Imagine walking into a major international medical meeting and finding your afternoon session transformed into an intellectual, public-health version of a murder-mystery dinner party. That’s what happened at the 2015 World Hepatitis Summit last September at the Scottish Exhibition and Conference Centre in Glasgow, where 550 attendees from 56 countries gathered to discuss global tactics in combating the disease responsible for 1.4 million deaths a year.
Held on day two of the three-day event, the three-hour session was listed in the agenda simply as “a simulation exercise.” But what attendees didn’t know was that they would be the ones doing the simulating, and that the interactive experience would recalibrate their understanding of emergency responsiveness in a national health crisis.
“The exercise was, how do you do a crisis plan if you have an outbreak?” said Martin Richardson, head of live experience for MCI-UK, which organized the summit on behalf of the World Hepatitis Alliance (WHA) and the World Health Organization (WHO). “It was essentially a journey for the attendees: We’re going to give you a bunch of information and have you work it out yourself.”
The simulation concept was suggested by Hande Harmanci, medical officer for WHO’s global hepatitis program and WHO’s representative on the summit’s program committee. Harmanci had done simulation exercises before, but never on this scale. So Richardson’s team settled in to brainstorming. “We asked ourselves, what’s the best way people learn?” Richardson said. “By coming up against obstacles and objections, and encountering different ways of thinking. Rather than have someone speak onstage and tell them how to do it, we wanted them to solve it themselves, and decided to do it via a piece of theater.”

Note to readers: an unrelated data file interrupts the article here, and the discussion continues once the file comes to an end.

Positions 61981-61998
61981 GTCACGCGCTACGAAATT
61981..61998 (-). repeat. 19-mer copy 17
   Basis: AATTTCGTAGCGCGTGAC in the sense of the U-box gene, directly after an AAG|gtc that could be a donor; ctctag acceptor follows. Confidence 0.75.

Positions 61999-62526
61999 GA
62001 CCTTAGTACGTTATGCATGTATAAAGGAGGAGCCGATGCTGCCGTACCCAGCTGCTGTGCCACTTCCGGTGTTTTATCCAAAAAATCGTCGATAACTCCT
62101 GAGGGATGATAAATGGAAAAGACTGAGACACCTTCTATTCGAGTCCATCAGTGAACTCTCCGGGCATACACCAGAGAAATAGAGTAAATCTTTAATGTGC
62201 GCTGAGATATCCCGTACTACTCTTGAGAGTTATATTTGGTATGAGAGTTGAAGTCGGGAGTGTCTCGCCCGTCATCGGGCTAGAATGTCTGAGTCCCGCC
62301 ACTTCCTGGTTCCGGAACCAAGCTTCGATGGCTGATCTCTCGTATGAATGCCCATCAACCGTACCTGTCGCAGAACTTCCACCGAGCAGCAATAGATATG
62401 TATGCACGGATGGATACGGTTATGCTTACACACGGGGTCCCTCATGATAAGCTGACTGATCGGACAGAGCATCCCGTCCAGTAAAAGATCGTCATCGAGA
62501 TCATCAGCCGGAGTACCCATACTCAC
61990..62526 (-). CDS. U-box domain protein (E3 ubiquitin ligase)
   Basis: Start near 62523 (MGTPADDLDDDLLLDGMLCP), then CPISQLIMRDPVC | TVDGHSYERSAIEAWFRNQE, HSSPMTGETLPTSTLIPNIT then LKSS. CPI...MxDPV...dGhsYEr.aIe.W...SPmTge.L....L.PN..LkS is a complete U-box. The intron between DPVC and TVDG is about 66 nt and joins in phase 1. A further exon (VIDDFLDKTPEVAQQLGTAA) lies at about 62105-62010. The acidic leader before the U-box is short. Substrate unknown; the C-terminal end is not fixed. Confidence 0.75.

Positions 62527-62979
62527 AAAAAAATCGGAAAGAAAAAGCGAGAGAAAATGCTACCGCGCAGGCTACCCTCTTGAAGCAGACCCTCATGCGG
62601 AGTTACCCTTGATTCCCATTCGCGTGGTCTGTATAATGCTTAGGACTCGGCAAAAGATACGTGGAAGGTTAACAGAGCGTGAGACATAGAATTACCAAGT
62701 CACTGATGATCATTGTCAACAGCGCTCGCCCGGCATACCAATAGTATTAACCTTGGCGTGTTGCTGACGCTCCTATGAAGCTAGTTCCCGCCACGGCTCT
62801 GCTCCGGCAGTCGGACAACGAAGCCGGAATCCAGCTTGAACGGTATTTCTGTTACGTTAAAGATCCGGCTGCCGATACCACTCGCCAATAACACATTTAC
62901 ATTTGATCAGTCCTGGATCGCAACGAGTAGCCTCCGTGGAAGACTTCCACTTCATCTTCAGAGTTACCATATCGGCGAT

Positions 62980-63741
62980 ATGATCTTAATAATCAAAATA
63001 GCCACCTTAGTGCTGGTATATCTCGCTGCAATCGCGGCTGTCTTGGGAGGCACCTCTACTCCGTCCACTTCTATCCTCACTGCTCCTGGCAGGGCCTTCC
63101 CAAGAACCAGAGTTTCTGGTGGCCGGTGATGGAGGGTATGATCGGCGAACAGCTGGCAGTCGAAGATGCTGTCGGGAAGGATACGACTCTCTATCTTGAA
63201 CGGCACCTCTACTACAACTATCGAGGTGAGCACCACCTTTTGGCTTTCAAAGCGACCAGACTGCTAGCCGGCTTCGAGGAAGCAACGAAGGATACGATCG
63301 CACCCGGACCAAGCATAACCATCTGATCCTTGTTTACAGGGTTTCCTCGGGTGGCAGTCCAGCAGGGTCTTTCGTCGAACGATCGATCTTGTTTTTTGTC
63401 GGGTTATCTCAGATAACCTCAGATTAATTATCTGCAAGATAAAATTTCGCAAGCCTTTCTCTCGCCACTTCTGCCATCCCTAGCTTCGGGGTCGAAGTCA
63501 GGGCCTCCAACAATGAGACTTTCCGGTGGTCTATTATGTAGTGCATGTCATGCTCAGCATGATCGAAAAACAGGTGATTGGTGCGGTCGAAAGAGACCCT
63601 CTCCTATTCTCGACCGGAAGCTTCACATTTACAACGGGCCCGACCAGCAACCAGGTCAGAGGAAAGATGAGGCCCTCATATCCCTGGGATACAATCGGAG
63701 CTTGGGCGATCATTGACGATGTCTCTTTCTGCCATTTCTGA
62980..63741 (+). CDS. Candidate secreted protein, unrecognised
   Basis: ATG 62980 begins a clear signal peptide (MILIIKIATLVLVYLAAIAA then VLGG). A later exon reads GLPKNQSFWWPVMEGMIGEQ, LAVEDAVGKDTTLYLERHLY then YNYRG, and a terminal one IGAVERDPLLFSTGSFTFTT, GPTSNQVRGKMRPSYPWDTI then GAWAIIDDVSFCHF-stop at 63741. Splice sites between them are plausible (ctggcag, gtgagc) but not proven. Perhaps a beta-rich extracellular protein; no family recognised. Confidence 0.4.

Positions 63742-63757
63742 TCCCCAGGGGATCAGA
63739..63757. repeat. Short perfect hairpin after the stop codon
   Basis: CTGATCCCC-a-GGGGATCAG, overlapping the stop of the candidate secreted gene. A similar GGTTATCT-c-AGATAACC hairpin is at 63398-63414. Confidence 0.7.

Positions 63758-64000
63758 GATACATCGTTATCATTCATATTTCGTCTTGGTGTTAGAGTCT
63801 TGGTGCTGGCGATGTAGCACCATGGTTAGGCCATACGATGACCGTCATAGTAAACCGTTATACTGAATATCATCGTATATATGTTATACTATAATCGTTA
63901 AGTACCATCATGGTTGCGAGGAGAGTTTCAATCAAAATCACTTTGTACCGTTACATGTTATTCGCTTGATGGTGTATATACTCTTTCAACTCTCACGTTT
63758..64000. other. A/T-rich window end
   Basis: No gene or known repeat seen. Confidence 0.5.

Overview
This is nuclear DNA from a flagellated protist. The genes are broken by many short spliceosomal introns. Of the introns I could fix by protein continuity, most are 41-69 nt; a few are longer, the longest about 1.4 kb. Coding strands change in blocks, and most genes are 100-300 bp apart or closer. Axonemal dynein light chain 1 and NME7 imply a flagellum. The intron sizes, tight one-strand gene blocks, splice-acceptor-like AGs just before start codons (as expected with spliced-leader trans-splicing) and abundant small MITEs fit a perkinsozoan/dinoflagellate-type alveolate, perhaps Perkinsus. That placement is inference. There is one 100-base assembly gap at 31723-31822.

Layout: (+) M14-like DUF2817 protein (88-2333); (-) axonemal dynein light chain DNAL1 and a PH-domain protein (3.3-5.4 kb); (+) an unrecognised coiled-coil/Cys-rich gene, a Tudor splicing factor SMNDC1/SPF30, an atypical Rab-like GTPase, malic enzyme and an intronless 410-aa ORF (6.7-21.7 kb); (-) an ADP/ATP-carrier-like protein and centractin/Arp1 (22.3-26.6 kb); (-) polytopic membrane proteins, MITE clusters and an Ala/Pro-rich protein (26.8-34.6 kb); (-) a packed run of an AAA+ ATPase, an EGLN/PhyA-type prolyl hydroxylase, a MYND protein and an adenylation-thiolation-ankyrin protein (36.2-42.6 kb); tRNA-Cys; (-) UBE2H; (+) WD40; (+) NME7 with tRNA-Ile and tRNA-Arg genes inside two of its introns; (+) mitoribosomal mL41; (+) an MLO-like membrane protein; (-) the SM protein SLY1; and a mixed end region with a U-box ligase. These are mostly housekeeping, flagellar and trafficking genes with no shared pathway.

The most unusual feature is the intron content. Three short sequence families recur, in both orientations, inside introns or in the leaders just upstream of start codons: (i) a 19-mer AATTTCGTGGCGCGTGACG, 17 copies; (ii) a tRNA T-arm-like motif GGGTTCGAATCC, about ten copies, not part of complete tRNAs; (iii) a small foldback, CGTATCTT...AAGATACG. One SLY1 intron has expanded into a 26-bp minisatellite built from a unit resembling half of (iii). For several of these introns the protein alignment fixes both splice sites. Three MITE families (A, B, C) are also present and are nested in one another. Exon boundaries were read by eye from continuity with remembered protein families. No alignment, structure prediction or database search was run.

They created a fake country, and a fake premise: a football world cup, a player diagnosed with viral hepatitis, and a rapid spread. Attendees had been divided into tables of 10 using numbers preprinted on their registration materials, with each group representing a different team from the same fictional national charged with solving the crisis. Fictional identities were assigned and tailored to each participant — say, minister of finance, minister of health, patient representative, government PR person — offering health professionals a new perspective on a global outbreak, perhaps even from the vantage point of someone with whom they might often butt heads.
Over the course of the afternoon, news flashes cropped up unexpectedly via video broadcasts at the front of the room — to build engagement and urgency, and show that time was running out. Using tablets, teams responded to questions asked by the “Prime Minister,” played by an actor on the video. “There was a real buzz in the room,” Richardson said, “but it wasn’t a race. It was all about discovering pitfalls and obstacles and breakthroughs for your country.”